You do agree with all that, so far, don't you Steve?


{Politics.940.67}: Senator Lampoon {yesdeer} Tue, 22 Jul 2014 20:31:11 EDT (HTML)

>So you are absolving the banks from taking bad loans from the dealers?<

I recognize the viper cannot change his stripes.

To be more clear, the used car dealer in this case knew the man had not worked at his listed job for a decade. So did the man, who also couldn't believe the dealer got him a loan. Both these clowns are corrupt in their dealings. The bank takes the paperwork as it is and makes the loan.

The criminal activity of fraud began at the showroom floor.


{Politics.940.68}: Elizabeth Costello {lizcostello} Tue, 22 Jul 2014 20:44:24 EDT (1 line)

It all sounds so Fannie and Freddie


{Politics.940.69}: Senator Lampoon {yesdeer} Tue, 22 Jul 2014 21:47:02 EDT (HTML)

Richard thinks the victims are the poor saps who buy these worthless instruments the bank packages off and sells to them when in reality, they are the same 1% folks Richard wants to rip off with his neo- liberal fascist predatory taxing.

What's the problem? Richard doesn't know that his fantasy world is already real. The poor credit risk man gets to drive a car until it's repossessed, probably a year or so, the car dealer gets paid, and the bank and the 1% get ripped off. The government doesn't even have to get involved in this natural selection distribution of wealth.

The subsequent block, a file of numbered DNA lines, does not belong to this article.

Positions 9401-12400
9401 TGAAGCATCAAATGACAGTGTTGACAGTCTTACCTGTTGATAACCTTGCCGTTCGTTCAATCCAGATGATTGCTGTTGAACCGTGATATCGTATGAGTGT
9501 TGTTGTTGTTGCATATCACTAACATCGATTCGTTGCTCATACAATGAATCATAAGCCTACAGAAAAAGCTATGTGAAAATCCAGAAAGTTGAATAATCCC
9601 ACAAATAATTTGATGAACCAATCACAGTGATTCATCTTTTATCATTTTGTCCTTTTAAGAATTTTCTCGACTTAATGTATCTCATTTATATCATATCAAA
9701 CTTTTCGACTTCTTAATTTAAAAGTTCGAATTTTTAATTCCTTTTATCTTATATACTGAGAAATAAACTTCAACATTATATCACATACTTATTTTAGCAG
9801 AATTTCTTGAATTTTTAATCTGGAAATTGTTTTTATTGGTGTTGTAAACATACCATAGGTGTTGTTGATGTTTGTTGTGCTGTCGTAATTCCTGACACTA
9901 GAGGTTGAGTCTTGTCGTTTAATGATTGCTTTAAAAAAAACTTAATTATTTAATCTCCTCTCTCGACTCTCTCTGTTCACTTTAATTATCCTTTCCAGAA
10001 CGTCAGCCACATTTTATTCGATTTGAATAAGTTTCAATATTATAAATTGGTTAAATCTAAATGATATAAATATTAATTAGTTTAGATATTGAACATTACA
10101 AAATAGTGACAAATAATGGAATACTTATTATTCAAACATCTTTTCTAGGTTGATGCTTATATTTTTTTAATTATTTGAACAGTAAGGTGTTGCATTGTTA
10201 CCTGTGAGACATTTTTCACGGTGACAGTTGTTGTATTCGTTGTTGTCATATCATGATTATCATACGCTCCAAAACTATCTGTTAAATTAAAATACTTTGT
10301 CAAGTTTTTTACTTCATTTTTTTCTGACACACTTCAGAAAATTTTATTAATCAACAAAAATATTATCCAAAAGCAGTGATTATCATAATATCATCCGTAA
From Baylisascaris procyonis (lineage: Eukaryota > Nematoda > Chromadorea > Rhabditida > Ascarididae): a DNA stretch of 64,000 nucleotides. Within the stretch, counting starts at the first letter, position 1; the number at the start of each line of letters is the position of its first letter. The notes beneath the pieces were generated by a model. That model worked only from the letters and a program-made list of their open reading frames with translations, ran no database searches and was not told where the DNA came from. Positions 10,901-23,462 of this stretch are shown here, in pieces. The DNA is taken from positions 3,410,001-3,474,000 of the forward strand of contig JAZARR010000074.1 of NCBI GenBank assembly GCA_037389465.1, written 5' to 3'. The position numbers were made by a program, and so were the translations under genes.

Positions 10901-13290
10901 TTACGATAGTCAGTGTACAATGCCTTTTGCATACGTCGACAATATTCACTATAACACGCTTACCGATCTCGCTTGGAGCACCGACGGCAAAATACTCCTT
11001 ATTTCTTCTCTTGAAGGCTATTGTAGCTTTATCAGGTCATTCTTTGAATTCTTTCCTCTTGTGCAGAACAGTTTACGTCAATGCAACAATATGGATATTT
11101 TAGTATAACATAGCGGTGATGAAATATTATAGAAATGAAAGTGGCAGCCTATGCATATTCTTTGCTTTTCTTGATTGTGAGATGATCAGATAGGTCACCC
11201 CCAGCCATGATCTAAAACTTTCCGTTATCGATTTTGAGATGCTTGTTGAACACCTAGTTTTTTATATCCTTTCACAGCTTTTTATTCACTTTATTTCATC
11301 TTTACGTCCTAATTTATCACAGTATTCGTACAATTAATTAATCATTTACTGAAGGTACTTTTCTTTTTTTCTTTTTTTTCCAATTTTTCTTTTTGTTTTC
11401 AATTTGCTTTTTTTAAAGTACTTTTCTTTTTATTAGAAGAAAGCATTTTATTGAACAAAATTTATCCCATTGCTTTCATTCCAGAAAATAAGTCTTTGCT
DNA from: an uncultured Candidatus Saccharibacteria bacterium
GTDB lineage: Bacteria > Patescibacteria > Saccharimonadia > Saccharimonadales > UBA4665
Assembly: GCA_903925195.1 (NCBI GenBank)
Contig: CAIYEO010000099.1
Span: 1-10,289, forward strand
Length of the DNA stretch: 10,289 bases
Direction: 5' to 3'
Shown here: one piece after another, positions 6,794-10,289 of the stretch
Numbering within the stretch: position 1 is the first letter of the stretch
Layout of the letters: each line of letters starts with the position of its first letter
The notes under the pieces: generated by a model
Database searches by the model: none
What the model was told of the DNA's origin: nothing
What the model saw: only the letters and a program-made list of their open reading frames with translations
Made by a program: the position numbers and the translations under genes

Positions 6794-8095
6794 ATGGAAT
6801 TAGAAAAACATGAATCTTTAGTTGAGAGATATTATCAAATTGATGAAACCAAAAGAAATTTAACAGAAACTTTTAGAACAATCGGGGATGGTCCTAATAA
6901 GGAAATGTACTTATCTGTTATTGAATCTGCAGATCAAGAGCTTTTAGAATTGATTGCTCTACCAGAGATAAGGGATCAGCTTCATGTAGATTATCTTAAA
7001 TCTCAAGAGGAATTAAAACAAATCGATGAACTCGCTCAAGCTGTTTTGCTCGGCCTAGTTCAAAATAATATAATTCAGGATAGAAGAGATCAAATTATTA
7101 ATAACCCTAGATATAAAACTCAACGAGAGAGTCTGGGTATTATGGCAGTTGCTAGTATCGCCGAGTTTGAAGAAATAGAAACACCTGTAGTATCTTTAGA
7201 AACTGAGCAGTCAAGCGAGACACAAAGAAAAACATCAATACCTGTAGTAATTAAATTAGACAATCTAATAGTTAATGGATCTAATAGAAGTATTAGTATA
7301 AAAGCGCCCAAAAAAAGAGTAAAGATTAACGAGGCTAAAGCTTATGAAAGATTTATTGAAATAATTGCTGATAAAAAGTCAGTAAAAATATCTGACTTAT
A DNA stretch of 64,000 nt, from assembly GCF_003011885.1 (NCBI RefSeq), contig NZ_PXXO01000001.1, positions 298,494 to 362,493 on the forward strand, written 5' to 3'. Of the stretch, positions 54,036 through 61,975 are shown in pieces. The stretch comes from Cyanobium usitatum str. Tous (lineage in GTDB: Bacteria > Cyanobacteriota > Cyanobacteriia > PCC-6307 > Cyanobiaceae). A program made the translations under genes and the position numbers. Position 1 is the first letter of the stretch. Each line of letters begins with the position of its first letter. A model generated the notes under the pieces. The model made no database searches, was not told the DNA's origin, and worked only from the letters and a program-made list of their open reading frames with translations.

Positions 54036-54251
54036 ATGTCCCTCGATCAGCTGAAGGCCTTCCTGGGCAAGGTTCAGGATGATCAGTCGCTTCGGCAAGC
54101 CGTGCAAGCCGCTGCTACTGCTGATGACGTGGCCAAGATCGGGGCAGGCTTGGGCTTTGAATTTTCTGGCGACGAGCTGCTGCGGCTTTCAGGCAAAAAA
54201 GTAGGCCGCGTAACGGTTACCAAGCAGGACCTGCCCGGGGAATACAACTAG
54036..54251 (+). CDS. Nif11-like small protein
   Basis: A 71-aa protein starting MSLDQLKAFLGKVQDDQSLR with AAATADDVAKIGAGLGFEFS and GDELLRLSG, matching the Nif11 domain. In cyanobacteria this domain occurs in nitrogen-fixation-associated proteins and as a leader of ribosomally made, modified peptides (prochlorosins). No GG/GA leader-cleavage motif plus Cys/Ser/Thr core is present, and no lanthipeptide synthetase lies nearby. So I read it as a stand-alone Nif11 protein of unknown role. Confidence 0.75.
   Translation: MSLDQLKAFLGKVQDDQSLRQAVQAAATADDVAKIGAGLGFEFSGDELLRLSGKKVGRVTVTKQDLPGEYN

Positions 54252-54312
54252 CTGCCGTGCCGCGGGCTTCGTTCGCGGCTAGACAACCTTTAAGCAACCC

Richard, time to shut the fuck up, you old fart whiner.


{Politics.940.70}: Tom Austin {taustin} Tue, 22 Jul 2014 23:50:57 EDT (7 lines)

 The bank takes the paperwork as it is and makes the loan.

Really?  Is that all a bank does?  They're like, glorified clerks or
something?  That must be why all those MBA's go to work for car dealers
and not banks, huh.


{Politics.940.71}: Richard Clark {cardo} Wed, 23 Jul 2014 03:22:21 EDT (HTML)

The banks do a lot more than paperwork, as Tom suggests. What they've been doing is setting up a scheme whereby car dealers are seduced into setting up loans they (and the banks) know will never be repaid (because of the joblessness and poor credit of the people to whom the loans are extended). Then, as soon as the packaged and securitized loans are sold off to sucker-investors, both the banks and the car dealers are free and clear of any possible financial-legal obligations. This is, of course, a racket that has been set up by banks working in cooperation with their accomplices, the car dealers, all of which conniving takes place by way of the negligence of the government, which should have (but doesn't have) well enforced regulations and regulators in place to nip this crap in the bud.